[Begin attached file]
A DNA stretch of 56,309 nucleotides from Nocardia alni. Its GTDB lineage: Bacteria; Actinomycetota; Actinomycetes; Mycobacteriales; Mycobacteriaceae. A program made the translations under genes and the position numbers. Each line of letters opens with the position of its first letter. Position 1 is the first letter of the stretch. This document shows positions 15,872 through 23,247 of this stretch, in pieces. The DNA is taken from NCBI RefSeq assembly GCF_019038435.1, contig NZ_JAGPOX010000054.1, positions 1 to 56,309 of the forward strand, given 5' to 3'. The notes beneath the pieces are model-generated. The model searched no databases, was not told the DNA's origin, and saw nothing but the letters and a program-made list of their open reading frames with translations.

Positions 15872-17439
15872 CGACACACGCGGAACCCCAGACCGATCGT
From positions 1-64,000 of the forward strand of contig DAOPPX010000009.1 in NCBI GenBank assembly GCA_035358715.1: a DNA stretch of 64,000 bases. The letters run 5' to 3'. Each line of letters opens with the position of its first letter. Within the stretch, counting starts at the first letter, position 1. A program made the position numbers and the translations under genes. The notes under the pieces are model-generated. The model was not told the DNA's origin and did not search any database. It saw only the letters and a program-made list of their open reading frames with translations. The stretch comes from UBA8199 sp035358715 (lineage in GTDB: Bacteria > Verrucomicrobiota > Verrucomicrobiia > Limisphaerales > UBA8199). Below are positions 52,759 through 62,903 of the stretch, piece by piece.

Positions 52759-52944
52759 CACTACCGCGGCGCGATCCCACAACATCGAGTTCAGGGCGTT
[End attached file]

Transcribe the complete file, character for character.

A DNA stretch of 56,309 nucleotides from Nocardia alni. Its GTDB lineage: Bacteria; Actinomycetota; Actinomycetes; Mycobacteriales; Mycobacteriaceae. A program made the translations under genes and the position numbers. Each line of letters opens with the position of its first letter. Position 1 is the first letter of the stretch. This document shows positions 15,872 through 23,247 of this stretch, in pieces. The DNA is taken from NCBI RefSeq assembly GCF_019038435.1, contig NZ_JAGPOX010000054.1, positions 1 to 56,309 of the forward strand, given 5' to 3'. The notes beneath the pieces are model-generated. The model searched no databases, was not told the DNA's origin, and saw nothing but the letters and a program-made list of their open reading frames with translations.

Positions 15872-17439
15872 CGACACACGCGGAACCCCAGACCGATCGT
From positions 1-64,000 of the forward strand of contig DAOPPX010000009.1 in NCBI GenBank assembly GCA_035358715.1: a DNA stretch of 64,000 bases. The letters run 5' to 3'. Each line of letters opens with the position of its first letter. Within the stretch, counting starts at the first letter, position 1. A program made the position numbers and the translations under genes. The notes under the pieces are model-generated. The model was not told the DNA's origin and did not search any database. It saw only the letters and a program-made list of their open reading frames with translations. The stretch comes from UBA8199 sp035358715 (lineage in GTDB: Bacteria > Verrucomicrobiota > Verrucomicrobiia > Limisphaerales > UBA8199). Below are positions 52,759 through 62,903 of the stretch, piece by piece.

Positions 52759-52944
52759 CACTACCGCGGCGCGATCCCACAACATCGAGTTCAGGGCGTT